[L]ondon is full of wonderfully eccentric museums and bizarre historic collections, these unique places off the tourist trail offer an insight into the progress of medical science over the past 300 years and are an ideal way to discover lesser-known artefacts, learn more about the history of the stranger sides of London, and delve into some the city’s quirkier corners. For a full list and description visit London Museums of Health & Medicine.
Are you feeling drowsy?
The Anaesthesia Museum
21 Portland Place W1
Monday, Tuesday, Thursday and Friday 10-4
You’ll be knocked out by the 2,000 objects related to anaesthesia at the Anaesthesia Heritage Museum. Whether you’re an anaesthetist or just curious, the collection dating from 1774 to the present day provides an absorbing story and historical account of advancements in medicine and pain relief. See the display on the misuse of anaesthesia, Cox’s horse mask or Dr D. Willatts chloroform dropper
Pay attention at the back
The Old Operating Theatre
9a St. Thomas Street SE1
Monday to Saturday 10.30-5
Admission adults £4.95/children £2.95
In 1815 the government of the day passed the Apothecaries Act requiring apprentice apothecaries to watch operations at public hospital before embarking on a career of butchery. The rich of the day usually were operated in the privacy of their own home (Samuel Pepys recounts in his diary of having a bladder stone removed on 26th March 1658 in the bedroom of his own house), this meant that only the poor were the subjects to provide a demonstration in surgery on their bodies all carried out without anaesthetic.
This, the oldest surviving operating theatre in the country, was only rediscovered in 1957 during repairs on the eaves of St. Thomas Church, the original site of St. Thomas Hospital.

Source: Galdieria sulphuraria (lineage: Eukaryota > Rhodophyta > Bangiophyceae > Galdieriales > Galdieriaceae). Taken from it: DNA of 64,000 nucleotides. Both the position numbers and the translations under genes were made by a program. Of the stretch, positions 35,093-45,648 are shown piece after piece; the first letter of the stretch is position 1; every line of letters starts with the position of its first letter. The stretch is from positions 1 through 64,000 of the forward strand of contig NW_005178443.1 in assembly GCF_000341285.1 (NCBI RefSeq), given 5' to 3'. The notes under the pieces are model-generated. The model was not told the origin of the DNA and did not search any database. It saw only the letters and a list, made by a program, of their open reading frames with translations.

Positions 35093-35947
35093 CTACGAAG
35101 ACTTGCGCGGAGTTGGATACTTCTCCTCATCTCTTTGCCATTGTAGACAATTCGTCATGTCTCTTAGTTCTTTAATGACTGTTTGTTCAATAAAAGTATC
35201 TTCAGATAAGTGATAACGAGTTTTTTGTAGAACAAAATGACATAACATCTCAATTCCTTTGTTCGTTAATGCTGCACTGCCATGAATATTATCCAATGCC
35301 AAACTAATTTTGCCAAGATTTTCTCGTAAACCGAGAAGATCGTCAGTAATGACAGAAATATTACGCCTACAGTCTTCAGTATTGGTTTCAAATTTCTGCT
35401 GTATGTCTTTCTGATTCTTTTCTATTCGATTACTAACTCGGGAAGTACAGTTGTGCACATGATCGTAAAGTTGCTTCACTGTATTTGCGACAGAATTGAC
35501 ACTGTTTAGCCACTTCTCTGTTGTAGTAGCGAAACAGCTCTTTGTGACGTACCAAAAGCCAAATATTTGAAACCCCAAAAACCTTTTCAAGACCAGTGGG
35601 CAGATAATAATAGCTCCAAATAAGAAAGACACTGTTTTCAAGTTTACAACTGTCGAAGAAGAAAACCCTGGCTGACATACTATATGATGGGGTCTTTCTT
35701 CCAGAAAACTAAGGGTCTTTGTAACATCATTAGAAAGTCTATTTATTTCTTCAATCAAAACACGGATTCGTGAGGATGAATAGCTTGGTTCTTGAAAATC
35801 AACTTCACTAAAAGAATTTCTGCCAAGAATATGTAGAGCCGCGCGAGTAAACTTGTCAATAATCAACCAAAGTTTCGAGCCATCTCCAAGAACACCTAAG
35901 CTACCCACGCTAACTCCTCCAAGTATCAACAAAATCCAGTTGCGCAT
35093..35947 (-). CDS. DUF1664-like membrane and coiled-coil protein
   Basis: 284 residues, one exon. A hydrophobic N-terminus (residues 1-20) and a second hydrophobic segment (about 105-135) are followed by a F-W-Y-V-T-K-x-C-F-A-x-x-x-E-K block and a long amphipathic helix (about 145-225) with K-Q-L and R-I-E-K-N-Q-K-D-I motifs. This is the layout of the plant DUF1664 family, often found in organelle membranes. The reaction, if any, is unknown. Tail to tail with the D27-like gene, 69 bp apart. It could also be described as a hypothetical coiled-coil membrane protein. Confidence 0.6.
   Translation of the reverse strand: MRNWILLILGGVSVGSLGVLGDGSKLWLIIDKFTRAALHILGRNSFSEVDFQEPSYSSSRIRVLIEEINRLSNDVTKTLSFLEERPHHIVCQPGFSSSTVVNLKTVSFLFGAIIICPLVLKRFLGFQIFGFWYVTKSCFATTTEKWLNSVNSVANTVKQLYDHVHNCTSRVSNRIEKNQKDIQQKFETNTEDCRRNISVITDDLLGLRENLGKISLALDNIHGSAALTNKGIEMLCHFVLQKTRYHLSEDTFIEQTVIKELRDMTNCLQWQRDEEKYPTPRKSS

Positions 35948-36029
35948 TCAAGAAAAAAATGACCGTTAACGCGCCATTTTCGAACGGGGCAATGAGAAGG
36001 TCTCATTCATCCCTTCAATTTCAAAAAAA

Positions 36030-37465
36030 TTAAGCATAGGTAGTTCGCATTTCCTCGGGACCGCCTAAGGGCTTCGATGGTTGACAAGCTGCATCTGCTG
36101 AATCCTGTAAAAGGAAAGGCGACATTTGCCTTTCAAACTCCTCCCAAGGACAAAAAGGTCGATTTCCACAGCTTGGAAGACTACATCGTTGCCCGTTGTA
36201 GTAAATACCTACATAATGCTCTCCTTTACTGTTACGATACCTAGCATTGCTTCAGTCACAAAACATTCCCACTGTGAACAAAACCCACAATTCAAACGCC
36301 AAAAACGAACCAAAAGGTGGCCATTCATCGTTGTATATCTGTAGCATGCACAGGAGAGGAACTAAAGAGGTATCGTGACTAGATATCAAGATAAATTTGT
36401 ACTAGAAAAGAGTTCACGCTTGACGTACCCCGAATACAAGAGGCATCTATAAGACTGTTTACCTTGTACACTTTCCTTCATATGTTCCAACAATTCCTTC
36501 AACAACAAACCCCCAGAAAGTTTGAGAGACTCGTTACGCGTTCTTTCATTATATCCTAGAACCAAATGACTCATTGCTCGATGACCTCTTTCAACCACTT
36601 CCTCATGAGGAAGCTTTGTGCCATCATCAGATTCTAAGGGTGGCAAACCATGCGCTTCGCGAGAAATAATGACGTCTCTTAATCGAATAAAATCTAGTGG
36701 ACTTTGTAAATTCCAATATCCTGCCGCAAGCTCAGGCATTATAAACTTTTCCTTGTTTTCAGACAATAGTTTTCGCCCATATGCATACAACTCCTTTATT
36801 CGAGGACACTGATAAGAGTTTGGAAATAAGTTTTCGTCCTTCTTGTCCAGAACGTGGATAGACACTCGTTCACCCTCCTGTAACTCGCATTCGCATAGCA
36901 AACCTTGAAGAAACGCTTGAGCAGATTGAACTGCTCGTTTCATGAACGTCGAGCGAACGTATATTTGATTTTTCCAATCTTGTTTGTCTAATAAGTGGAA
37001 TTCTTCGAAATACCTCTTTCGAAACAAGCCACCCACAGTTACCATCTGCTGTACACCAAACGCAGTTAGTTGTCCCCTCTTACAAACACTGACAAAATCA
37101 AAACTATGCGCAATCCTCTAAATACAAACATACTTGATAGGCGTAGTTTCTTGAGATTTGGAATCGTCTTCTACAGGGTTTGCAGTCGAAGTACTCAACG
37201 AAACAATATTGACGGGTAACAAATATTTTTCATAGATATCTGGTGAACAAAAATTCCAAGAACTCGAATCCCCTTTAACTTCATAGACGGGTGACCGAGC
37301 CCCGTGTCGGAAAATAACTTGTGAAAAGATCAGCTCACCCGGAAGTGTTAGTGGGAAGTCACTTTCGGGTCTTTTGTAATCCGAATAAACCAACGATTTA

Here in the shadow of the Shard you can see a collection of terrifying instruments used for cupping, bleeding and trepanning, I get a headache just thinking about it. You can watch demonstrations of surgical techniques and volunteer to be ‘operated on’, with the smells emanating from the herb garret (originally used to store and cure medicinal herbs) just add to the atmosphere.
Open wide please
The British Dental Association Museum
64 Wimpole Street W1
Tuesday and Thursday 1-4
Incredibly it’s only in the last 90 years that dentists have been regulated, before that anybody could have a prod around inside your mouth. This little museum an annex to the library of The British Dental Association displays some of the fearsome tools once used in orthodontics. Dental drills adapted from carpentry tools, replacement teeth made from hippo or walrus ivory and numerous devices for tooth extraction, their use usually resulting in a broken jaw.
The exhibition is primarily for dental students but concessions have been made for the layman. A series of dental health films which can be hilarious and terrifying in equal measure: ‘No toothache for Eskimos’ or ‘Oral Surgery Part II 1948’ should put you off your next dental check up.
Strangely enough there isn’t a shop selling souvenirs of your visit or boiled sweets.
Read the card from the top
The British Optical Association Museum
42 Craven Street WC2
Open by appointment Monday-Friday 9.30-5
Admission free £5 for a tour of meeting rooms
This little museum seeks to inform and entertain the visitor with a personal guided tour from the curator Neil Handley. It contains over 11,000 objects relating to the history of optometry. Ronnie Corbett’s glasses along with 2,000 other pairs. Leonardo DiCaprio’s contact lenses. Spectacles with windscreen wipers, opera glasses with secret snuff compartments, Victorian self-testing machine with a religious text testing vision as well as morals. Draws containing deformed eyes dating from 1880 await your inspection. ‘Jealousy glasses’ with concealed side lenses to keep an eye on your lover, and yes rose-tinted sunglasses. For a fee a tour of the meeting rooms with its portraits of bespectacled sitters and cartoons about optical matters.